mjj (flemmings) wrote,
mjj
flemmings

It was sunny today and therefore the 16C was warm, unlike yesterday's 15C which was freezing. Left the house for the first time since Friday, because it rained for four days and I had nothing I needed, ostensibly to mail tax thingy back to the accountant, in actuality to get a coffee and scone from the open cafe. But cafe is next to the conveni and there were things I wanted there (cream, bread, toilet paper) and the sirens sang to me and I bought a bag of dill and sour cream potato chips, after which scones were out of the question.

I know other people are gaining weight in this isolation thingy, but I've actually lost it, at least compared to February. Granted, it's been two months of losing and regaining the same kilo but at least it hasn't gone up, and now it seems I may have lost another pound. Or maybe I'll start the same on-off routine, but just one pound down. But care must be taken with my consumption, which is why I had ten chips (250 calories) and closed the bag. Really what I wanted was dip, but that mustn't happen.

Really, it's a question of drinking more water.

Can no longer do html cuts. LJ, you are borked.

Reading now?

A Defence of the Rights of Magicians
-- A/U history with magic, a la JS&MN. Only I was hoping that the A/U history would depart from our own history. (Since it's the French Revolution and the slave revolt in Haiti, you can see why.) But it's all the same events as in our history, just happening for  magical reasons. Everyone who died then dies here, and we're well on the way to Napoleon coming (and declaring Haiti's freedmen slaves again) and really, I'd rather not. The presence of magic changes the characters' motivations slightly, but as it doesn't add anything to the history, it actually feels superfluous.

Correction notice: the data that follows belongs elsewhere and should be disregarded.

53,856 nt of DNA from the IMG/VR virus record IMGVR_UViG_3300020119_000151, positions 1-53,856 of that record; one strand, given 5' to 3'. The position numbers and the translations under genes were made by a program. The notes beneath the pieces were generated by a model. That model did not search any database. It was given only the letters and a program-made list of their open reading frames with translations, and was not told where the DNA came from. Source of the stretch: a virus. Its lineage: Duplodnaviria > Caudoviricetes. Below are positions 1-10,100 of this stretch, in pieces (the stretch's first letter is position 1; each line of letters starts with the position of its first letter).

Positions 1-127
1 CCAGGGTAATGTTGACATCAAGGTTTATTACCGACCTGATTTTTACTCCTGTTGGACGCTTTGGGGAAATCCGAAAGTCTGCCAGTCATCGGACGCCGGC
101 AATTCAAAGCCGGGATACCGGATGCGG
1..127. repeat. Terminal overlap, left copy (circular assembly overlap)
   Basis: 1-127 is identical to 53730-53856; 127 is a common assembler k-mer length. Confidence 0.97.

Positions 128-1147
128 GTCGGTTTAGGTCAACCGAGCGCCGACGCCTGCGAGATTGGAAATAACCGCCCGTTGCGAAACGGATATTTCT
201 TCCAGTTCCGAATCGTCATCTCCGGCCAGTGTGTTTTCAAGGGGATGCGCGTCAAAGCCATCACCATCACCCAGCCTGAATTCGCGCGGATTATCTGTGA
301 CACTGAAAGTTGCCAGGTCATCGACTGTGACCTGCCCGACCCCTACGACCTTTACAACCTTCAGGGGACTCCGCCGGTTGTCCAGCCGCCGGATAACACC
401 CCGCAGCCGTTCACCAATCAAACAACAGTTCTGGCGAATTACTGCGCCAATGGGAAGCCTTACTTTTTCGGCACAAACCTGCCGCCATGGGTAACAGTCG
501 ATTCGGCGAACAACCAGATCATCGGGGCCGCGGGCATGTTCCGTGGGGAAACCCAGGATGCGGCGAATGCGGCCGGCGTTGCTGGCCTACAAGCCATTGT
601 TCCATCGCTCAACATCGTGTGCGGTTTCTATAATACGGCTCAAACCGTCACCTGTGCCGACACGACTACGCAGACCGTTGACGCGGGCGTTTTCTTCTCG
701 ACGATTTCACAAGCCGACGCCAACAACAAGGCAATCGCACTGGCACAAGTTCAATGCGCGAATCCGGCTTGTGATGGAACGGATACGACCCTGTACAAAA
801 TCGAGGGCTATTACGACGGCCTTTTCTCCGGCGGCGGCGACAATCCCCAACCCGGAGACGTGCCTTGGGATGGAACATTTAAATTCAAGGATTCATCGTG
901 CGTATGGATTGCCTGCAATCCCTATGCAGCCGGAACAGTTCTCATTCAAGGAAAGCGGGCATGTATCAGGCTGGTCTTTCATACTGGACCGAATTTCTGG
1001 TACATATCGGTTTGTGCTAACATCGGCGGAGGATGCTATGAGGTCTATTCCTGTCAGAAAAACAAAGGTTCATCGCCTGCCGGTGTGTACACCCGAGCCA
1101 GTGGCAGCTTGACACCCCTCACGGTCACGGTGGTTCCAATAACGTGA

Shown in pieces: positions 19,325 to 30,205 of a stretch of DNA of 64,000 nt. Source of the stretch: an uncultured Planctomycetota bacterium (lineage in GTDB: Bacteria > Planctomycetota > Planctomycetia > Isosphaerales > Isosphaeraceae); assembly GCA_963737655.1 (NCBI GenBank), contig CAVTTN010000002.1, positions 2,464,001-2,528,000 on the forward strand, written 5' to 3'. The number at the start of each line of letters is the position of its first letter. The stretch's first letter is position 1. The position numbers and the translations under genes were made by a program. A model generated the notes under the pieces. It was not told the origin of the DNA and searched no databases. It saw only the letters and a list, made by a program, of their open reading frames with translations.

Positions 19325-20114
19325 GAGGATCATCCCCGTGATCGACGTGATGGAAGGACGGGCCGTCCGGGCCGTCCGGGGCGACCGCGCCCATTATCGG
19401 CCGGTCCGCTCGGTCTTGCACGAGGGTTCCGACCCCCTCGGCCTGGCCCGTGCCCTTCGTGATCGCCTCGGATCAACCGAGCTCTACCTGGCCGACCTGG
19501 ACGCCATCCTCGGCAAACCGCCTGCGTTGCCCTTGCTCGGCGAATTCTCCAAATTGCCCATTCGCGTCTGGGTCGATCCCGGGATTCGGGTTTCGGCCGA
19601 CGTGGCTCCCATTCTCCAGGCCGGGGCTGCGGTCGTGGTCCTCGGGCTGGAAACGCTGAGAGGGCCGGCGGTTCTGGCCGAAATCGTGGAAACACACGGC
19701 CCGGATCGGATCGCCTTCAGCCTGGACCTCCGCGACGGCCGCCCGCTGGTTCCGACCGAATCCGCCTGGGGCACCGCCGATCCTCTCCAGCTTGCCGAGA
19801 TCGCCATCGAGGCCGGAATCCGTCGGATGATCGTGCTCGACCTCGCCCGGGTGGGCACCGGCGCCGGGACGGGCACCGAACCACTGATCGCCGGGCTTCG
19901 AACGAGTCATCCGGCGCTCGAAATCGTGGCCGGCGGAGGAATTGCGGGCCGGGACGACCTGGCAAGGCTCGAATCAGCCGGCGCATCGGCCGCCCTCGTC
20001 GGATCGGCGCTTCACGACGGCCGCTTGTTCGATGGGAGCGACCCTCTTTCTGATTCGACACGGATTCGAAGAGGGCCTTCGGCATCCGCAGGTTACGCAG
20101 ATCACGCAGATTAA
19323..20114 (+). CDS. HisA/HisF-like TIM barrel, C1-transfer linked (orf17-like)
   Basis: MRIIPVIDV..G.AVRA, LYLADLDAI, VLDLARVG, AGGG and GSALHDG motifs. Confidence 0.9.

Watson, Everyday Life in the Twelfth Century
-- another 'book to read in my old age' book, that proves to be as flatfooted and uninformative as it's possible to be. The author describes any number of things but not in any way that makes you see it. Also is wont to say 'I have before me a picture of a whatever'- but doesn't produce the picture, even as a line drawing. His description, *with* line drawing, of how a loom works, left me completely unenlightened.

The one thing I learned is that most of Notre Dame's gargoyles date from the 19th century.

Reading now?

Allende, Child of Fortune
-- after Love in the Time of Cholera, I should have sworn off South American literature but no, here I am again with the Young Persons falling in Love instantly, overwhelmingly, and very obviously to the observer: drowning and dying in the waves of overwrought passion, communicating perfectly without a word, in short, pulling out all the grand operatic stops of 19th century romanticism. Apparently this is just A Thing in magic realism, and it's a Thing I can do without. But we've been introduced to the Chinese character Ch'ien Tao, and I hope the story will go better after this.</div>
(To be fair, Love in the Time of Cholera can be read as a dismantling of this notion; it can equally be read the other way.

Kafu, A Strange Tale from East of the River
-- there's a reason Kafu's my man, even if he's a horndog. He likes seasons, he likes flowers, and he joneses for a  period that was long ago and far away and so much better than it is today.

And Next?

It's the turning season. Will I want to read the same things as in sealed-off cozy winter and cold grey spring? Warm weather reading is always a problem. Maybe pick a solid book and stick with it so I needn't ask myself what I want to read. Or Japanese.</span>
Tags: health, reading_20, rl_20
Subscribe
  • Post a new comment

    Error

    Anonymous comments are disabled in this journal

    default userpic

    Your reply will be screened

    Your IP address will be recorded 

  • 0 comments